‘Next generation’ rootstocks with long-term resistance to phylloxera and root knot nematode – and optimised for Australian conditions – are a step closer.
CSIRO research scientist Harley Smith told delegates at the recent Australian Wine Industry Technical Conference that the CSIRO Rootstock Breeding Team had identified and genetically mapped resistance traits for grape phylloxera and root knot nematode from the wild North American grape species Vitis cinerea.
The finding is significant, because standard commercial rootstocks currently used in wine grape production are derived from a limited number of North American Vitis species cultivars and have a narrow genetic base.
‘This low genetic diversity is a major problem, as the sources of phylloxera resistance are likely similar in the commercial rootstocks. Therefore, a breakdown in their resistance to grape phylloxera would limit the options for replanting of infested vineyards’, Harley explained.
One way around this problem is to combine two or more diverse non-redundant resistance traits in one rootstock – if resistance to one is broken, the other is still functional.
Harley said, however, that it was not feasible to effectively combine resistance traits using traditional breeding approaches, which is why the CSIRO Rootstock Breeding Team has taken a different approach.
‘Our team genetically mapped the grape phylloxera and root knot nematode resistance traits and identified DNA markers tightly linked to these resistance traits.’
He said having the linked DNA markers allowed the team to screen hundreds to thousands of plants at the seedling stage using a simple procedure.
‘As a result, we were able to effectively identify individuals with multiple grape phylloxera and root knot nematode resistance traits in progeny produced during the breeding process.’
Harley said the phylloxera resistance trait provides complete resistance to the G1 and G4 grape phylloxera strains, which are highly adapted to feeding on Vitis vinifera wine grape cultivars.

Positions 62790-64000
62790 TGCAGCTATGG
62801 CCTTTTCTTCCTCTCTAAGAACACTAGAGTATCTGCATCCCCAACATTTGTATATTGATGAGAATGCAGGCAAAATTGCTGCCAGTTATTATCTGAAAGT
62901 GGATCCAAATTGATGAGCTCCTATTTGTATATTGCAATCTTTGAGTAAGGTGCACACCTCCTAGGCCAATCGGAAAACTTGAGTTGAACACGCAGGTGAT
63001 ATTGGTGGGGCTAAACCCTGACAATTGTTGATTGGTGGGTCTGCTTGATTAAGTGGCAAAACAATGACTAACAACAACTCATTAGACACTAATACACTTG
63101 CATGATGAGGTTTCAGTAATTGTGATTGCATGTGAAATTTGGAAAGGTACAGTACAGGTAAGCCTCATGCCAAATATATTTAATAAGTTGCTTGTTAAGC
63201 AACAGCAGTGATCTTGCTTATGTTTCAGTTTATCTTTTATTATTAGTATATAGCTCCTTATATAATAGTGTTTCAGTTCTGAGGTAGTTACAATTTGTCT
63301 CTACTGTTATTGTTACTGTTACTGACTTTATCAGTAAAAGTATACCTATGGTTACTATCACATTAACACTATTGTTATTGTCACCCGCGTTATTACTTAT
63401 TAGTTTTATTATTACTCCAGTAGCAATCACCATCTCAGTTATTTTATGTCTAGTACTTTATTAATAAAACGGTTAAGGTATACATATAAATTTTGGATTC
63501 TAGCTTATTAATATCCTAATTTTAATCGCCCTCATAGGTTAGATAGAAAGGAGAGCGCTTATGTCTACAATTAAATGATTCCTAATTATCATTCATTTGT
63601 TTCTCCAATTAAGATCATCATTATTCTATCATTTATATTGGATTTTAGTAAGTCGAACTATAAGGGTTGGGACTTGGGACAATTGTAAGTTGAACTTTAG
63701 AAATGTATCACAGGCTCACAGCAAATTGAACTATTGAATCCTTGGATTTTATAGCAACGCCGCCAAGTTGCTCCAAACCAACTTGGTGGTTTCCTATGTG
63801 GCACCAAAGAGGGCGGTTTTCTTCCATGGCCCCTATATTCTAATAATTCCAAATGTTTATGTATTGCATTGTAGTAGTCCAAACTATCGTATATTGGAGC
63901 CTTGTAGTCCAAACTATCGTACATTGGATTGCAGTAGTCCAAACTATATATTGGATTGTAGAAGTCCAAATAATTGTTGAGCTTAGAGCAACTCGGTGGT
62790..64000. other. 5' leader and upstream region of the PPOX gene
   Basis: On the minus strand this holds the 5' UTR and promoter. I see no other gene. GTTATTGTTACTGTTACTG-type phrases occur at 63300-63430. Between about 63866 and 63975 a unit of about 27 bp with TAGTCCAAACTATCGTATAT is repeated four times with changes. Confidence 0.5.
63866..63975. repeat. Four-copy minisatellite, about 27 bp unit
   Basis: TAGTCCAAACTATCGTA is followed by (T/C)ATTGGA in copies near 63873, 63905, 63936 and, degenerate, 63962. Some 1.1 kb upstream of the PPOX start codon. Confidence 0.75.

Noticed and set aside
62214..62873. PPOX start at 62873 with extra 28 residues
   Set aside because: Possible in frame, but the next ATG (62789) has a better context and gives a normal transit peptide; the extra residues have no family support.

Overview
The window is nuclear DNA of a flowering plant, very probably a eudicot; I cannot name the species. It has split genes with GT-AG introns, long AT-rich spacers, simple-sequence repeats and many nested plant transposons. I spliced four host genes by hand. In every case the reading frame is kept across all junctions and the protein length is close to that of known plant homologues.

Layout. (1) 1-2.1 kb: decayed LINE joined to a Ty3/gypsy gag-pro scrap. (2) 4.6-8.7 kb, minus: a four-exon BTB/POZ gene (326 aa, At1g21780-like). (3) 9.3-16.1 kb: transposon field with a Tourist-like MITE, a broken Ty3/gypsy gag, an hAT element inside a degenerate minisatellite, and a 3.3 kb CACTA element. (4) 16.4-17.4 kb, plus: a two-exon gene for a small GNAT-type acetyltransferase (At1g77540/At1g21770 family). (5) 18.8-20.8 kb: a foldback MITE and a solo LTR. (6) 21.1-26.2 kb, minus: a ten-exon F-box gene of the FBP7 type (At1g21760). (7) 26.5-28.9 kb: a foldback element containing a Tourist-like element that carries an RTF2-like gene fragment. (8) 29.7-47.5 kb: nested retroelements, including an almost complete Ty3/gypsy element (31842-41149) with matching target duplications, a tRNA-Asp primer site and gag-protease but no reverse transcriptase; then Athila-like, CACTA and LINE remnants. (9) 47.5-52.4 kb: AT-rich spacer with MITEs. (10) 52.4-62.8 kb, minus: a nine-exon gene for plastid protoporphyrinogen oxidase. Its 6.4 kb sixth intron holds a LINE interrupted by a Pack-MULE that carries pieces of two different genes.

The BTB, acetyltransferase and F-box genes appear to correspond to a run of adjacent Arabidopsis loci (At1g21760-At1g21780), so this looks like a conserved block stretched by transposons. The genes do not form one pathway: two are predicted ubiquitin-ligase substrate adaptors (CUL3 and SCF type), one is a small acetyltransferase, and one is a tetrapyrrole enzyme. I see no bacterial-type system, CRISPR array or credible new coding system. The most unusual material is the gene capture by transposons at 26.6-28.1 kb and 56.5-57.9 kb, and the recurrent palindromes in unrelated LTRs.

In collaboration with Dr Catherine Clarke at Agriculture Victoria, the team now plans to evaluate whether Vitis cinerea can also provide resistance to other grape phylloxera strains including G7, G19, G20 and G30.
The team also found that the root knot nematode resistance trait provides complete resistance to Meloidogyne javanica ‘pt 1103P’, an aggressive nematode strain that effectively feeds and reproduces on 1103 Paulsen. This root knot nematode resistance trait also provides complete resistance to strains of Meloidogyne arenaria and Meloidogyne incognita.
‘Therefore, the Vitis cinerea root knot nematode resistance trait appears to provide complete resistance to all three major root knot nematode species,’ he said.
Harley said the next generation rootstocks would have a distinct genetic base from the commercial rootstock varieties.
‘With the development of genotyping-by-sequencing techniques and the application of new genetic mapping programs, we now have the tools to develop new rootstocks with durable resistance to these soil pests.’
He said the planned crosses for next generation rootstock development would combine the newly identified phylloxera and root knot nematode resistance traits with other phylloxera and root knot nematode resistance traits in order to achieve long-term resistance to these vineyard pests.
Harley was named a Fresh Science Winner at the Australian Wine Technical Conference in 2019.
Harley Smith and a CSIRO team has identified and genetically mapped resistance traits for grape phylloxera and root knot nematode from Vitis cinerea.